I was browsing through hat patterns on Ravelry last night before bed, looking for my next hat. The first picture it shows me is the one that got away and like Ahab I must chase this particular white whale…luckily I’m not likely to die knitting a hat. This is a good omen to begin with! ^_~
I first tried knitting Wurm a few months after learning to knit. In retrospect this was a terrible idea as I hadn’t learned the skills needed to knit this hat, and the pattern doesn’t lend itself to easily learning things like picking up and knitting stitches. Of course, attempting it in acrylic was my second mistake. One that I won’t make again!
One of the things I love most on Rav is the “Stash” function. I have every yarn I own, along with pictures and number of skeins, listed which makes it super easy when I’m looking at patterns to find out if I have yarn to make the pattern that I want, or if it’s an excuse to buy yarn.
I when I hit Loopy Groupie status at The Loopy Ewe a few years ago, I got a skein of beautiful purple yarn. In a fabulous coincidence it’s the exact weight I need to knit this, and I might even have enough for a pair of mitts or boot toppers to go with it! 😀
This is my carrot for me. Once I finish this gorgeous shawl (which is very nearly done at this point. Only 11 rows, bind off, and blocking to go) I will give myself permission to cast on this hat for me. I’m confident that round 2 will go MUCH better.
I decided last night to take the boys for a walk this morning to the Dunkin Donuts down the street from our house. I figured it would be fun to walk down, have breakfast, and walk back. Exercise! Donuts! Bonding!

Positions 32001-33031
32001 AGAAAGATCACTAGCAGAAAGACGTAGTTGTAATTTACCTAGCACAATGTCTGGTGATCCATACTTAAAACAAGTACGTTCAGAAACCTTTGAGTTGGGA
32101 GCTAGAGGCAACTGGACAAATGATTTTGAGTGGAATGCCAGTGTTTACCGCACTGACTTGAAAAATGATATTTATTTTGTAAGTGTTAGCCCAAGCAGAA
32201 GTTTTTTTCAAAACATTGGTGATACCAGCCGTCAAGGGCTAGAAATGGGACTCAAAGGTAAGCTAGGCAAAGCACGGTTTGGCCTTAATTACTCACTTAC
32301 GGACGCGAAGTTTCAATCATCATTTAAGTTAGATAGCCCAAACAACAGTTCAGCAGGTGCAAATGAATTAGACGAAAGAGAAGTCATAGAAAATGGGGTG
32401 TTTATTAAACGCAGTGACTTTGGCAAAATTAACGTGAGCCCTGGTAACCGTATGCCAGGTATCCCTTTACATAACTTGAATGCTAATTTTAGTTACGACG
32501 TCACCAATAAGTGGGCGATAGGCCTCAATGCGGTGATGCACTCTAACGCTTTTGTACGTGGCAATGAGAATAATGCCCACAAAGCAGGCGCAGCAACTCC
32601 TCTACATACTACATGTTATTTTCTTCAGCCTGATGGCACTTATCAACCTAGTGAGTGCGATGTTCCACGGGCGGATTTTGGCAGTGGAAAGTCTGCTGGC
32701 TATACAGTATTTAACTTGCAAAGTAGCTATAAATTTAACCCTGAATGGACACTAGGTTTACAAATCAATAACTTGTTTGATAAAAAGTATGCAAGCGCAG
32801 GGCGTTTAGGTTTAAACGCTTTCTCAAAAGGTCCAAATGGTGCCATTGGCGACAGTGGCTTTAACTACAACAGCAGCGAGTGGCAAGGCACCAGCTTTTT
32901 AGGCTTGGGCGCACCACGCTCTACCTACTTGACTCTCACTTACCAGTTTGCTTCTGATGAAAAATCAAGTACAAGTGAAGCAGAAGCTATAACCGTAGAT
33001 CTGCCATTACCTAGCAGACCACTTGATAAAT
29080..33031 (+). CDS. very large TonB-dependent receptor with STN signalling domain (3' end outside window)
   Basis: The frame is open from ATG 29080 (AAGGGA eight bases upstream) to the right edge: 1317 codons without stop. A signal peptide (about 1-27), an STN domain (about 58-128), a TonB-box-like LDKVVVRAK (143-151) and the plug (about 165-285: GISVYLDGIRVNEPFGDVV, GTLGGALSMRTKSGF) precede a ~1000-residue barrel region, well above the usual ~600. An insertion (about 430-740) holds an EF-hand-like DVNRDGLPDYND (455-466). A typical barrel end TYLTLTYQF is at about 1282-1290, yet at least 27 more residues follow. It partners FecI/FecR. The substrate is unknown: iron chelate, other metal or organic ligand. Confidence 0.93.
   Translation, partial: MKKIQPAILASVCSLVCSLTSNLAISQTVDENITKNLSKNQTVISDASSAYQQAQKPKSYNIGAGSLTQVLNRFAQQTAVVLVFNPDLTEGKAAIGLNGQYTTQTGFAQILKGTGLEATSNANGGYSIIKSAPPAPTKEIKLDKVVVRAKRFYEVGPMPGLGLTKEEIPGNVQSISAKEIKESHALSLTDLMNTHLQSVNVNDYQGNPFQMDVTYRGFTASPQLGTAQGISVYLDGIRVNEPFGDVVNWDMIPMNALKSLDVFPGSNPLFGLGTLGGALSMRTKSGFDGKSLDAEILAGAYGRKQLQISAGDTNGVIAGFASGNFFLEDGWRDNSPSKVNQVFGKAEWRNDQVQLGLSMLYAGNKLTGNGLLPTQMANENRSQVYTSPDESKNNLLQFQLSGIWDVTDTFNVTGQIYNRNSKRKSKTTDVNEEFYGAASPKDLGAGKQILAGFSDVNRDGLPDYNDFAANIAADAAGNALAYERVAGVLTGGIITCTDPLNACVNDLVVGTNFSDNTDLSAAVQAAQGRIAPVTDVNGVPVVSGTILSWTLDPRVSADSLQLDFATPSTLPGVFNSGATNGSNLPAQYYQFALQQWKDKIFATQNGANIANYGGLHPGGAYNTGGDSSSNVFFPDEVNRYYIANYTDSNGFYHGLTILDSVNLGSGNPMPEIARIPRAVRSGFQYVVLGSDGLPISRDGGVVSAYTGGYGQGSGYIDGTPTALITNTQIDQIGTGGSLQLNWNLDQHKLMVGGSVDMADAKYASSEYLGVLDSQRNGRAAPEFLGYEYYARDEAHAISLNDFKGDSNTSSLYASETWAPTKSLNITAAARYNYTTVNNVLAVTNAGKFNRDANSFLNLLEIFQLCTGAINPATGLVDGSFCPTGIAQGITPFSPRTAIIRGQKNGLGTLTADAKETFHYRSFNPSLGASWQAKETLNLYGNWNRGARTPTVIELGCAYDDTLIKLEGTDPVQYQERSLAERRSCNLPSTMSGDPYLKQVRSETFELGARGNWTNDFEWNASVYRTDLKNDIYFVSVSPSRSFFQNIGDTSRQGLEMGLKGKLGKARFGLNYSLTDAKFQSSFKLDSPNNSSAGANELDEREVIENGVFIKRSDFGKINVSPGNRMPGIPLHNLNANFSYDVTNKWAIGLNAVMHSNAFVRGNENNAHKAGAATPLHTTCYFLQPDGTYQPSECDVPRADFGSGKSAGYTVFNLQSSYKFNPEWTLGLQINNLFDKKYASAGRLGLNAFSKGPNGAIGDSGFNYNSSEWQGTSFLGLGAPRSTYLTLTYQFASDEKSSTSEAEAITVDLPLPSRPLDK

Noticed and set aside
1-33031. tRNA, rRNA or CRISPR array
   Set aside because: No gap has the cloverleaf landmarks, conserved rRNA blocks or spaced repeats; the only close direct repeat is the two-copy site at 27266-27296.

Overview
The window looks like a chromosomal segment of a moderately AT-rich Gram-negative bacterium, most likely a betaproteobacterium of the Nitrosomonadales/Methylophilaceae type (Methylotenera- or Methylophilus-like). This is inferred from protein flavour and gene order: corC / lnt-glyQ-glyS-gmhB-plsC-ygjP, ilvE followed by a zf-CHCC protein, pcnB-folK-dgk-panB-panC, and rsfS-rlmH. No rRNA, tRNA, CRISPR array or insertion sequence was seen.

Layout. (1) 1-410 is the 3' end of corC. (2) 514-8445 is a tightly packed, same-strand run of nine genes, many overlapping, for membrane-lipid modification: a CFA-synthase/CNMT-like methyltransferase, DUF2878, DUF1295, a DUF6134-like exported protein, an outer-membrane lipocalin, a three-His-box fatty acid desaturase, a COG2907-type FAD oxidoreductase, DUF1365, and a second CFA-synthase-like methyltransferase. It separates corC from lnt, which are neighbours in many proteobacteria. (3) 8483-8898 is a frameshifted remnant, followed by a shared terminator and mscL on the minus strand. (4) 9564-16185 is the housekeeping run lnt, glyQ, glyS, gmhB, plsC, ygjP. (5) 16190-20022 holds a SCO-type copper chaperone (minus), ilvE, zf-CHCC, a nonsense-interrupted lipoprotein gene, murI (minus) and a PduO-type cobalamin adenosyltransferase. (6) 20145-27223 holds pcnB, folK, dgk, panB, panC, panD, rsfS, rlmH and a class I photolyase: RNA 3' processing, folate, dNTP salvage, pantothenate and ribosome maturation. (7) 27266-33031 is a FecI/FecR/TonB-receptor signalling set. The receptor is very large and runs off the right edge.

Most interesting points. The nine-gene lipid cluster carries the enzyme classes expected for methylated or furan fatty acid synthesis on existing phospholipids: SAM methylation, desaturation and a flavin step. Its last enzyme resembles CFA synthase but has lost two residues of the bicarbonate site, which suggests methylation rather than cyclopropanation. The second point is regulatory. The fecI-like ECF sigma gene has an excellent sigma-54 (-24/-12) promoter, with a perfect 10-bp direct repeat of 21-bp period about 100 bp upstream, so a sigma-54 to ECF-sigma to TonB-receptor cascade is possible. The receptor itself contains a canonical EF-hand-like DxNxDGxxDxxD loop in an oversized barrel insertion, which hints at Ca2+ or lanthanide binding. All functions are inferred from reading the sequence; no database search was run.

Yeah, about that. See, it’s roughly 8,000° out and 3,000% humidity. That’s due to the fact that it’s summer in Florida. However, donuts are donuts, so we set out at about 10:15 this morning. Had I done some planning (putting on sunscreen, grabbing the stroller for tiny man) things wouldn’t have been so bad. On the plus side we did have delicious donuts for breakfast, I know that this will be an EXCELLENT place to stop for a donut/coffee and some knitting once the littlest starts VPK in the fall, and we had a wonderful good Samaritan give us a ride most of the way home on his golf cart.
Planning is just as important in knitting, although it tends to be easier. Estimating how much yarn you need, making sure the correct size needles are free, and printing out the pattern don’t seem like much work, but they’re the sort of thing that can make a project go smoothly vs running around in a panic because you have 3/4 of the project done and no more yarn.
Now that I’ve done my exercise for the day I’m going to sit and knit in the quiet A/C and not go outside again. I’ve had my fill of outside for the day! Lol.